EXCLUSIVE: Beryl was killed along with her daughter Geraldine in 1949, with Beryl's husband Timothy Evans convicted and hanged for the two killings, before being pardoned posthumously in 1966 after John Christie's confession
19:09, 4 AUG 2020UPDATED19:42, 4 AUG 2020
Serial killer John Christie murdered eight people (Image: Getty Images)
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When he was a teenager, Peter Thorley regularly visited his older sister.
If she wasn’t in, he would wait in the kitchen of the man in the downstairs flat, where they would play cards and drink tea.
That man was John Christie, who was later unmasked as a serial killer.
He has gone down in history as murdering eight people, including Peter’s sister Beryl, 20, and her 14-month-old daughter Geraldine in 1949.
Beryl’s husband Timothy Evans was convicted and hanged for the two killings, but was pardoned posthumously in 1966 after Christie’s confession.
But now Peter reveals he believes his sister and niece WERE killed by Evans.
Peter, with the help of wife Lea, has scoured hundreds of documents over the past 35 years and has told his sister’s tragic story in a new book Inside 10 Rillington Place: John Christie and Me, the Untold Truth.
Speaking from his home in West Sussex, 85-year-old Peter says: “Christie did not kill Beryl and he did not kill Geraldine. He wouldn’t have done that.”
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He adds that delivery driver Evans, was a “violent, uneducated drunk” who spent his wages on gambling and booze, beating his wife every night.
Peter claims neighbours witnessed Evans making death threats to Beryl on numerous occasions. And he even witnessed the violence himself.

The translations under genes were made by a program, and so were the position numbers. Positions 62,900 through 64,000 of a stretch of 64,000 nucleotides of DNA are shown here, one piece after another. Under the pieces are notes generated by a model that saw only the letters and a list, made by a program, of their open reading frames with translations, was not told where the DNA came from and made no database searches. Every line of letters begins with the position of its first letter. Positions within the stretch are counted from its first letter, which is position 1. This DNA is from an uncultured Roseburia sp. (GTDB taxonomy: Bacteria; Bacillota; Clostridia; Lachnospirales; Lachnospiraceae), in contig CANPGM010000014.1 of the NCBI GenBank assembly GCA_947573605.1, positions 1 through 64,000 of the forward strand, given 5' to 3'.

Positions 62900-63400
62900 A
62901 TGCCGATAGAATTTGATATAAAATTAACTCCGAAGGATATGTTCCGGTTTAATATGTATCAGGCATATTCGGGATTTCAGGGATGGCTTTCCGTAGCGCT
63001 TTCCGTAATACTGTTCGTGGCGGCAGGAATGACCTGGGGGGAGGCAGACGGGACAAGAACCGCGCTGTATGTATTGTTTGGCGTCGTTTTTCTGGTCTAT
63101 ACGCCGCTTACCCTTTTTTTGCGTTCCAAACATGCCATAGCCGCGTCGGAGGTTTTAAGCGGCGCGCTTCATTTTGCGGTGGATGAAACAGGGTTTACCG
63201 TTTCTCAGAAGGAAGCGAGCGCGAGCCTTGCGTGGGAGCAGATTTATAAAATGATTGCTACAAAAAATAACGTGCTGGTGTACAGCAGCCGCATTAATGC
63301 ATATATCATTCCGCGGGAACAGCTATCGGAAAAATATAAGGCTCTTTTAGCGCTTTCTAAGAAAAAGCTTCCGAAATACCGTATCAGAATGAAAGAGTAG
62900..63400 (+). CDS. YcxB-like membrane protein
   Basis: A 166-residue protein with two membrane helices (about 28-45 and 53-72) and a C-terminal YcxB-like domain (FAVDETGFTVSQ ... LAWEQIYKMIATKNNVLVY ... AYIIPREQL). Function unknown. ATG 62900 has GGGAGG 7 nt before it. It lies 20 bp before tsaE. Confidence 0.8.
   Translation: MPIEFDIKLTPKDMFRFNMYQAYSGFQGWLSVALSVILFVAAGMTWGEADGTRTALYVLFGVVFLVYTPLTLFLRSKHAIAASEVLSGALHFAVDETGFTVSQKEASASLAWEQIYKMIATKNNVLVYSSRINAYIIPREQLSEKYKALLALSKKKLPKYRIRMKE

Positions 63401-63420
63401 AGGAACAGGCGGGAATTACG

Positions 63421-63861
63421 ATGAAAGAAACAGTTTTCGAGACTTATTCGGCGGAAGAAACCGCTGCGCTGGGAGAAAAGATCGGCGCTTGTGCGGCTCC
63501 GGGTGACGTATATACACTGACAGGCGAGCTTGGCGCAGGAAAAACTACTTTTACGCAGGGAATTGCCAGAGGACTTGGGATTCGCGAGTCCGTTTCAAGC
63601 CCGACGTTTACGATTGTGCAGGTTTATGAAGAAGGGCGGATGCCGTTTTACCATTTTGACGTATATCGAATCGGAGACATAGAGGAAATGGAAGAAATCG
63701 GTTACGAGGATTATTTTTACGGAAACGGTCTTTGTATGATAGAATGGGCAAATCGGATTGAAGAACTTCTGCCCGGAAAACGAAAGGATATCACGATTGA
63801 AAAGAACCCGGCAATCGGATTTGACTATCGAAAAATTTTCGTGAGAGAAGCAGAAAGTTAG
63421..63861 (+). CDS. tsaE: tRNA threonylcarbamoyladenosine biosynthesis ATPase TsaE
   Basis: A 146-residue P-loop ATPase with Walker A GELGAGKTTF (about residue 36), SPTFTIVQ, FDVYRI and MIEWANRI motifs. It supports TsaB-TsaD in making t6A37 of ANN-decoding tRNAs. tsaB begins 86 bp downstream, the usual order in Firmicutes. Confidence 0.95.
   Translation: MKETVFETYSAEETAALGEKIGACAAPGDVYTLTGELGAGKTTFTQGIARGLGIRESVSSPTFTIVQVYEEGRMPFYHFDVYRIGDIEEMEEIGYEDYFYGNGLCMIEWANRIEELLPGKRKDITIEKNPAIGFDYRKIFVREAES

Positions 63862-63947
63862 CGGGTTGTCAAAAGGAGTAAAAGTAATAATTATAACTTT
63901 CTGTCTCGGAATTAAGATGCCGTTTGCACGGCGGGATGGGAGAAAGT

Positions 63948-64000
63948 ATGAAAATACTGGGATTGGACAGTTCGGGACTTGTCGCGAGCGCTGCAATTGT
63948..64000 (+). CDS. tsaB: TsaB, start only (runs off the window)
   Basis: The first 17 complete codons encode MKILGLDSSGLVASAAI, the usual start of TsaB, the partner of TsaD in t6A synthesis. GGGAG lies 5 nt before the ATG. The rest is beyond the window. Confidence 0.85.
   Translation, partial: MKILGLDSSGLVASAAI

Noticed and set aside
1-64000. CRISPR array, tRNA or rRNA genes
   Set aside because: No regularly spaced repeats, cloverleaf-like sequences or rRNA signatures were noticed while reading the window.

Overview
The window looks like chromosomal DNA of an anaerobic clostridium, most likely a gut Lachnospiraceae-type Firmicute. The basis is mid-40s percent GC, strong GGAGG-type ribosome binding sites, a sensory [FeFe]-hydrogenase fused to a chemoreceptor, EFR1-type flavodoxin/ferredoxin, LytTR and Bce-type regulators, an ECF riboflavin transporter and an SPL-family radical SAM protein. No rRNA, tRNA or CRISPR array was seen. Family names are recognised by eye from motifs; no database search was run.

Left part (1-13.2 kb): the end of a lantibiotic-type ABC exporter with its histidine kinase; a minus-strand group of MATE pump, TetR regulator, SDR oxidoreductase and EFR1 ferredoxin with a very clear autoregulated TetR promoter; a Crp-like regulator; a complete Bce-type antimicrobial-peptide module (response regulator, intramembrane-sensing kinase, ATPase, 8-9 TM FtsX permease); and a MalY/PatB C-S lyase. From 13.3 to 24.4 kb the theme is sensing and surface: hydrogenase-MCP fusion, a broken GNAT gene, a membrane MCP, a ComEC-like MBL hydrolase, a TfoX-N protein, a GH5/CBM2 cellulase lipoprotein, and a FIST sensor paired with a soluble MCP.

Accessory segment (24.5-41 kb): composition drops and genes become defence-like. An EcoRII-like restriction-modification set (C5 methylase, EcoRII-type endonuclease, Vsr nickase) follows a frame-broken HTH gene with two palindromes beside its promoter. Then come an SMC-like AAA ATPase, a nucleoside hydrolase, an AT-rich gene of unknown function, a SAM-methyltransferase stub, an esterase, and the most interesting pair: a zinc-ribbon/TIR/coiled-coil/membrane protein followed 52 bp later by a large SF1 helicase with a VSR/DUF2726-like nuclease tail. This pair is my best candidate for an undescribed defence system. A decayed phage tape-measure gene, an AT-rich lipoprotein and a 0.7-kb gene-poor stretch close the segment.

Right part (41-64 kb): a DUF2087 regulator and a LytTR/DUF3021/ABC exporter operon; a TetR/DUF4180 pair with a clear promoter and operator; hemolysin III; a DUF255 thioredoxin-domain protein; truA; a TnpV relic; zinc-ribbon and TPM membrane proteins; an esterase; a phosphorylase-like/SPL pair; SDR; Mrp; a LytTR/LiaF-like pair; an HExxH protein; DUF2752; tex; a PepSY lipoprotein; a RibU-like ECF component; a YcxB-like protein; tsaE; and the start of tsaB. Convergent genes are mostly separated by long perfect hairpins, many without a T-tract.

“Evans was a nasty character,” he says. “He’d smack her round the face.
"I’d be in their front room with Geraldine and had to put my hands over her ears and pull faces to make her laugh, so she couldn’t hear what her father was doing.”
Peter also claims Christie and his wife Ethel, later one of the victims, cared about Beryl.
“Mr Christie used to say, ‘Come in the kitchen and sit with me’. I called him Uncle Reg and his wife Aunty Ethel. I knew the two of them so very well.
“He seemed a real nice man, I had no fear of him. He used to say, ‘You have to watch that Evans. He’s a nasty character, always shouting at Beryl’. They were protective towards her. Christie used to tell Tim to leave her alone.”
The chair Peter, then aged 14, would be fed sticky buns in, was the very seat Christie used to gas victims to unconsciousness before strangling them.
“Unfortunately, I’d also sit in the rope chair he killed those other girls in. I didn’t know that at the time,” says Peter. Years before the Evanses moved to Rillington Place in the Ladbroke Grove area of London, Christie, originally from Halifax, had murdered his first two victims; Austrian munitions worker Ruth Fuerst in 1943 and Muriel Amelia Eady, a colleague at the radio factory where he was a clerk, a year later.
He buried their bodies in the back garden. Peter says: “I still think about running around in the garden, totally oblivious to the fact that bodies were lying underneath my feet.”
On November 5 1949, Peter saw his sister for the last time. She gave him her wedding ring, so Evans couldn’t sell it for gambling money.
Peter feared for Beryl; he was getting sent by his dad to work in New Zealand for two years against his wishes and felt he was the only family member who looked out for her. She was pregnant and argued with Evans about an abortion, which was illegal at the time.
“We cuddled each other tightly in the doorway, and tears flooded down our cheeks. I didn’t want to let go of her. I knew Beryl and Geraldine were in real danger in that poisonous atmosphere.”